I’ve been thinking about the feeling of un-safety this week. What does it do to us when we experience the world or an aspect of it as unsafe?
This last, long year has seen all of us divorced from the old confidences – some more reluctantly than others – as we have experienced the sense of un-safety brought by the virus. It has, I think, been exhausting and at times dispiriting. I feel particularly for young adults just now setting out in the world, finding that it is less benign and more complicated than they perhaps thought.
We respond by working hard at doing what we can, either more or less adequately, to regain a sense of safety – vaccines for viruses, streetlights for women walking home at night, tax breaks to kick-start the economy, treatment regimes for cancer and other illnesses. But at the same time we are realising, perhaps more fully, than before that some of the things we do to make ourselves feel safe and comfortable here add to exploitation and destruction elsewhere.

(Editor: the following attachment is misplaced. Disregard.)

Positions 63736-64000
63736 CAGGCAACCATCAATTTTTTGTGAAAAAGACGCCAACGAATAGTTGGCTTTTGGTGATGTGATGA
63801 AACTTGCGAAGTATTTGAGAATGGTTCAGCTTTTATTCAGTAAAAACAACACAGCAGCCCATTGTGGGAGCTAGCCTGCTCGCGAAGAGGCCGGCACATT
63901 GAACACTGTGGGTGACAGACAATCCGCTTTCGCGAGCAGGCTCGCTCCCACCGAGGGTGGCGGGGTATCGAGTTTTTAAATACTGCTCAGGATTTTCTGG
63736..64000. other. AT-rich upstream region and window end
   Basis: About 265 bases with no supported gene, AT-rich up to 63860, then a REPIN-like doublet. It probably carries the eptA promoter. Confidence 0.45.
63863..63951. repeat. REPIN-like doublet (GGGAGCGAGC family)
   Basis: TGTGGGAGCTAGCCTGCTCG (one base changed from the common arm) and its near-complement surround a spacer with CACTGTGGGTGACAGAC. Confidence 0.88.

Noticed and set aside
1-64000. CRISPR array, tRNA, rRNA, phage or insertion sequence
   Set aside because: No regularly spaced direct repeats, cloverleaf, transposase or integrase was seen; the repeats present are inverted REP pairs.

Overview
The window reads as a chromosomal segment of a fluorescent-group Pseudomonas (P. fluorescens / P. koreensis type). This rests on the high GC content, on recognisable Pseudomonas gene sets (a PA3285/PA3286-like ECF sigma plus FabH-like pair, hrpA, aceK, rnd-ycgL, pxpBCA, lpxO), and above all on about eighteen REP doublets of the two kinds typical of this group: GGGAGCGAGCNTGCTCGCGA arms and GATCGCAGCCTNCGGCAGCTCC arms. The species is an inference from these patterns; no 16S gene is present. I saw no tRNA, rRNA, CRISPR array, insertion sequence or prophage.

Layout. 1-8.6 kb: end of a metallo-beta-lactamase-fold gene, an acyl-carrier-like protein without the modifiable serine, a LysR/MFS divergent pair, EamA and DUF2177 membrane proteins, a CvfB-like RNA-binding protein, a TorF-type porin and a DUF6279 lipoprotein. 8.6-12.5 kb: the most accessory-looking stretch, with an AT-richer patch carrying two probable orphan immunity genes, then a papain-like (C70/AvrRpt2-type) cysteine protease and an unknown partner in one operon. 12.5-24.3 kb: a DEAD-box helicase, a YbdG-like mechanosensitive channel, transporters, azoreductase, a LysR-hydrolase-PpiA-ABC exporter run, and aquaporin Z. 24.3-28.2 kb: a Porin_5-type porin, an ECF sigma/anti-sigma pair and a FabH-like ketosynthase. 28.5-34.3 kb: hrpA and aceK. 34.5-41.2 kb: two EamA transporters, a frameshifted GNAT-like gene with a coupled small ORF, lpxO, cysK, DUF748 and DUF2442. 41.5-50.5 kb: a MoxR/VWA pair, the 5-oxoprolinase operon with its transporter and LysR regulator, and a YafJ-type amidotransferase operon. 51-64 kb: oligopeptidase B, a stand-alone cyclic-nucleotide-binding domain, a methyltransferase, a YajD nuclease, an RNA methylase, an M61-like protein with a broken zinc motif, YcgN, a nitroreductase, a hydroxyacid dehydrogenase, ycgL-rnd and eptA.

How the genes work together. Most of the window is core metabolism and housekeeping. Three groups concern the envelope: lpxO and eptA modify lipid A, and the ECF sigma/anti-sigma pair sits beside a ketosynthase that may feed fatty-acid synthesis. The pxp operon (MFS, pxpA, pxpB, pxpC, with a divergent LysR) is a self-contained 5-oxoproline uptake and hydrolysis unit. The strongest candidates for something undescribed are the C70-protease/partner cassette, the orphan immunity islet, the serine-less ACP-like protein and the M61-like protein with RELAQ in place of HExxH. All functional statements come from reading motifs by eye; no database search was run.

It’s messy, and some days it feels as though we have no safe and firm purchase on anything very much. It is on those days that I find myself praying from the ancient words of the psalms:
I waited patiently for the Lord;
he inclined to me and heard my cry.
He drew me up from the desolate pit,
out of the miry bog,
and set my feet upon a rock,
making my steps secure. (Psalm 40:1-2)
Where, I wonder, are you looking for that metaphorical rock on which to stand?
For me, it is found in the love of family and friends, in the routine of everyday tasks and the rhythm of daily prayer, in the creation of goodness, beauty and truth for others, and in the love of God in Christ for me and for the world.
May you find yourself standing on the safe and secure rock of Christ’s love for you today.